My primary purpose for trip was to install a high-availability server cluster running Avance from Stratus Technologies: http://www.stratus.com/products/avance/index.htm. I installed the solution in July when the weather is in the 40s, and the sun shines around the clock. The platform I installed is so dependable that no one should need to visit the site again for a long time. And hopefully no one has to go back in the winter, when the weather can be 50 below and the sun doesn’t come up for months.
To guarantee the uptime we needed, we chose the Avance software in order to have a cost-effective high availability virtual cluster. The solution is so fault tolerant, an entire physical server can fail, and the virtual machines that were running on the failed server will start right back up on the surviving node. It truly separates the running virtual machines from the hardware. Avance monitors the health of the system, all the way down to the status of fans and hard drives. If anything on a node fails, it will automatically migrate the virtual machines off of it and send out a notification.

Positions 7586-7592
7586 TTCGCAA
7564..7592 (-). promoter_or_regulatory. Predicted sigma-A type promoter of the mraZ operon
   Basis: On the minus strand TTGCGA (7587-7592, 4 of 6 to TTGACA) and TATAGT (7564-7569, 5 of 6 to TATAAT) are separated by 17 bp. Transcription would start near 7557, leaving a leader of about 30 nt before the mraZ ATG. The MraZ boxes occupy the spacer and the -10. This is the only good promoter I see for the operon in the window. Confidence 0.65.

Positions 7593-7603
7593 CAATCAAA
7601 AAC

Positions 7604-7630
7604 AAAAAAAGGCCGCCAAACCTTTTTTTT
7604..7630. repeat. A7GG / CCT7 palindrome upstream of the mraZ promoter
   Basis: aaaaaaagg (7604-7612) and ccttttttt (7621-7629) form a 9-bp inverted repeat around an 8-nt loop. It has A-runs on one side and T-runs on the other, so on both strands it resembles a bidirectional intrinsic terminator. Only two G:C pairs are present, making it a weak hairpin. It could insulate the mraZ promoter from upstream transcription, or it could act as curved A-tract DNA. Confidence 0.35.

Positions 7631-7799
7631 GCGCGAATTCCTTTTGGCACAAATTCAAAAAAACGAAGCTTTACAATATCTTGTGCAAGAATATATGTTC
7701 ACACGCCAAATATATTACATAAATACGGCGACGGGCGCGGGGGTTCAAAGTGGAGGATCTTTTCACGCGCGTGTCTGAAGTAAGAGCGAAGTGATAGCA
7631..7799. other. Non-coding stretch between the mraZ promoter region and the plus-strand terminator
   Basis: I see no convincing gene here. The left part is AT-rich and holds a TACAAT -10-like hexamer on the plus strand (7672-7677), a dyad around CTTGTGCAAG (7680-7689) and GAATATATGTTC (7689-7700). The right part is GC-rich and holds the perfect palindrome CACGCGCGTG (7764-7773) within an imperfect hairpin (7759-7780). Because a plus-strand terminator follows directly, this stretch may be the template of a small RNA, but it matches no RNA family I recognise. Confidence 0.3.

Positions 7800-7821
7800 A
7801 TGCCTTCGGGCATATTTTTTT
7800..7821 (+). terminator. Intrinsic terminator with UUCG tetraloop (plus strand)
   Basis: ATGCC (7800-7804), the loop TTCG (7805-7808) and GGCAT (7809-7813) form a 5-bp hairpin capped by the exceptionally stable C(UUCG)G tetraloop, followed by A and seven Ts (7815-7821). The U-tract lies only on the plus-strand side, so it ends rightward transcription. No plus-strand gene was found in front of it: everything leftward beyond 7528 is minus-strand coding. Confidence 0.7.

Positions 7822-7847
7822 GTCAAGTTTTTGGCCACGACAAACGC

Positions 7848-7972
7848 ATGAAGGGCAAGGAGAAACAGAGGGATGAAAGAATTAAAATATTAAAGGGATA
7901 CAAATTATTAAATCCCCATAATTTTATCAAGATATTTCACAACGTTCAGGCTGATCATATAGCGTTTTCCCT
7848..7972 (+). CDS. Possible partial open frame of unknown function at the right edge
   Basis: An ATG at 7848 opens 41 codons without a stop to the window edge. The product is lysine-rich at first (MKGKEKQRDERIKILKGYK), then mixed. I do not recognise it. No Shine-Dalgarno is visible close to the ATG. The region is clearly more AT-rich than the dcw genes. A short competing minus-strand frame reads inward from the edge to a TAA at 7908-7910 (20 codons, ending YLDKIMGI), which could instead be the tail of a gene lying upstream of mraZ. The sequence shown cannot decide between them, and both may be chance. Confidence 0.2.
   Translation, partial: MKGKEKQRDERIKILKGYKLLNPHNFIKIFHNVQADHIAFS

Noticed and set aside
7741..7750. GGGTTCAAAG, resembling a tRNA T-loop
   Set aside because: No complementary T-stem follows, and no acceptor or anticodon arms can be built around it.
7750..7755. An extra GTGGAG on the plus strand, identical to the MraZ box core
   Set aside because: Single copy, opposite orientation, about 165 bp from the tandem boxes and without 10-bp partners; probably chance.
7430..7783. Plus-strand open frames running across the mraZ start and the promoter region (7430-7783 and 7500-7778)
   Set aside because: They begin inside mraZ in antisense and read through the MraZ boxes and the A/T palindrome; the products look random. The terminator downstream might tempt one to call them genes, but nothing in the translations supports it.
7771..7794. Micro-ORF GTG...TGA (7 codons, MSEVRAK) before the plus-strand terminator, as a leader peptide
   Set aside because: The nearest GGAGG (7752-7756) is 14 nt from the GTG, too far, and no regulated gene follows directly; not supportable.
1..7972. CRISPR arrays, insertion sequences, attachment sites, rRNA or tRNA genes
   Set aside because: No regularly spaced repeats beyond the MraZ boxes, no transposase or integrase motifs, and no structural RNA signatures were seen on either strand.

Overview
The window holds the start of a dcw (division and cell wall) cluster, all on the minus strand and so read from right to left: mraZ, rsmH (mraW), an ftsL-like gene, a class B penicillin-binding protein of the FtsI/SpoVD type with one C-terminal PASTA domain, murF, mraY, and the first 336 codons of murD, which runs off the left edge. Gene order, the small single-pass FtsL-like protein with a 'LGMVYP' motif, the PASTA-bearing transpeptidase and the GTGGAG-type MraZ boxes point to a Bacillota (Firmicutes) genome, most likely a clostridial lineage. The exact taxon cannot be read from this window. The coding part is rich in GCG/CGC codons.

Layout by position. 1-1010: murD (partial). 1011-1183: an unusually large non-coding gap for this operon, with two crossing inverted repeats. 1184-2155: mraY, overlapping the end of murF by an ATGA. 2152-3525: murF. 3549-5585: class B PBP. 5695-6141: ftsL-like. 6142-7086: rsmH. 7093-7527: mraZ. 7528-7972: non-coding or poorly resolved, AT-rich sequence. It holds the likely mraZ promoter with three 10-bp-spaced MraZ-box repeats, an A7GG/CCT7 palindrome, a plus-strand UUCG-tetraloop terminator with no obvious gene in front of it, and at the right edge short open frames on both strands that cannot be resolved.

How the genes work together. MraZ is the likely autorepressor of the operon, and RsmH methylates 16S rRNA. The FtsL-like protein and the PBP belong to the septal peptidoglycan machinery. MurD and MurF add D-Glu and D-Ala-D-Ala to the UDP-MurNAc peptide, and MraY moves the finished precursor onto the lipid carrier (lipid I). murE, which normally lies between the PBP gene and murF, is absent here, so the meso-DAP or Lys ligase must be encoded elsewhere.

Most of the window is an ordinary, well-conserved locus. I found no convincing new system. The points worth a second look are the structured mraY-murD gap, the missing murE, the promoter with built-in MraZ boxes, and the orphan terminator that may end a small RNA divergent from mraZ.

The Avance software is loaded on two physical servers. That creates a single logical platform to run virtual servers across. Data is continuously replicated between the two nodes. Because of the replication, it doesn’t require a SAN. That not only saves money, but it also reduces the number of moving parts that can fail. Everything, and I mean everything, can be done remotely to maintain the servers. For instance, I can shut down a node and start it back up, I can update firmware, and I can of course setup and teardown virtual servers. All of the management and configuration is done through a well designed and organized web console.
The initial installation called for just two virtual Windows 2003 servers. But now that the platform is in place, additional virtual machines can be brought online at will. The two Dell PowerEdge 2950 servers we installed can easily support a dozen or more virtual servers. Avance is based on XenServer. So now, no matter what server needs the scientists have, we can provide them with servers almost on demand. You can read more about the overall project here: http://blog.timrettig.com/barrow-alaska/